24-hour fasting can help keep intestinal stem cells young and vibrant. Recently, biologists at the Massachusetts Institute of Technology (MIT) have discovered ways to regenerate these stem cells and created a molecule that mimics the fasting process. In the near future, we will be able to maintain the vitality of stem cells without fasting, related research was published in Cell Stem Cell on May 3.
Intestinal stem cells are the source of all new intestinal cells in the intestine. Therefore, intestinal stem cells are very important for the cure of the disease in the event of injury or infection. It maintains the inner wall of the intestine, which usually will be updated every five days, however, with age increasing, stem cells will gradually decrease, and the recovery time will become longer.
The 24-hour fasting can rejuvenate the stem cells of aging and young mice. Researchers extracted intestinal stem cells from fasted mice and cultured them to verify whether they could form mini-intestinal organs. If so, then showing that the regeneration of stem cells is even stronger. It was finally found that enteric stem cells from fasted mice had twice as much regeneration capacity as those of non-fasted mice.
The lead author, postdoctoral researcher Maria Mihaylova of the Whitehead Institute, claiming that ‘Obviously, fasting has a significant effect on the ability of intestinal crypts to generate organs, and this ability is driven by stem cells. We have observed this phenomenon in both young mice and aging mice, and would like to understand the molecular mechanism behind this.’
Fasted mice switched from normal metabolic patterns (burning glucose and other carbohydrates) to metabolic fatty acids. Activation of the transcription factor called PPAR is responsible for this shift. When the pathway is closed, fasting has no effect on stem cell regeneration.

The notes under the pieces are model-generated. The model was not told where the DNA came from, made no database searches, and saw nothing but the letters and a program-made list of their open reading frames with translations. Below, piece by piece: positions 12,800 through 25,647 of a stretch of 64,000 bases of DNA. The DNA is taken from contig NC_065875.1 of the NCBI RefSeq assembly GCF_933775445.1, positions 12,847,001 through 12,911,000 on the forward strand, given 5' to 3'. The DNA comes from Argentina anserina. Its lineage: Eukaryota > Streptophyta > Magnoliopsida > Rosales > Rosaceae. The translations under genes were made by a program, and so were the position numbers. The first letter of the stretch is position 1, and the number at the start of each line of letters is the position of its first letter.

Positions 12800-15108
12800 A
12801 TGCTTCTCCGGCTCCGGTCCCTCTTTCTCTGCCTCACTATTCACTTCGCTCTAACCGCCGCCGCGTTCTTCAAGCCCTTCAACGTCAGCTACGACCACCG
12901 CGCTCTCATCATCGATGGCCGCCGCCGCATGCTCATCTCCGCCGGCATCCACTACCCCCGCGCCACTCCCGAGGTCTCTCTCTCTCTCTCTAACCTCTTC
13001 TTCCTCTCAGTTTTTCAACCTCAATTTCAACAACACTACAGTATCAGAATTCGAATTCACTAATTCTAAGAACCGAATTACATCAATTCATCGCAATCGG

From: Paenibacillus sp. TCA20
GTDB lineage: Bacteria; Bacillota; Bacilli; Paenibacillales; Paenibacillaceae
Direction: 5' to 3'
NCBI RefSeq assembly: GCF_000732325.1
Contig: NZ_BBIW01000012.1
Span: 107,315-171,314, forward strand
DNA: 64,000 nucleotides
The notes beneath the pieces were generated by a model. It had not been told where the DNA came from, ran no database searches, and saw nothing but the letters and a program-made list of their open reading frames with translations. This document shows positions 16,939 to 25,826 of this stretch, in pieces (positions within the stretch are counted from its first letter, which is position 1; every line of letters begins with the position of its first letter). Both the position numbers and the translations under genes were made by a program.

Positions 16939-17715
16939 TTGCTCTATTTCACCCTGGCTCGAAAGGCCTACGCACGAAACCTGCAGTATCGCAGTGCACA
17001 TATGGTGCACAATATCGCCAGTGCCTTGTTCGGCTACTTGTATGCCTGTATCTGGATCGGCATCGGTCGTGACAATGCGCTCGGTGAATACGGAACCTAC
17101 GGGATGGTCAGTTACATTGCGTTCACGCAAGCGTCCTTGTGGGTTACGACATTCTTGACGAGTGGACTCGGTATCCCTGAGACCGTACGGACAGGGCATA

David Sabatini, professor of biology at the Whitehead Institute, is the corresponding author of the study said that ‘This study provides evidence that fasting changes the metabolism of gut stem cells from carbohydrates to fats. Interestingly, the function of these cells is significantly enhanced after conversion to fatty acid oxidation, and drugs targeting this pathway may be new therapeutic approaches to improve tissue homeostasis in diseases associated with aging.’
Researchers have created a molecule that mimics the role of these transcription factors with this pathway, which means that it is possible to develop drugs for elderly patients that help them to regenerate their bowels. This treatment is particularly useful for elderly cancer patients who are recovering from infection or receiving chemotherapy because it is much easier than insisting on 24 hours of fasting. Furthermore, the researchers will test the effectiveness of this therapy and determine whether fasting has the same beneficial effect on other types of stem cells.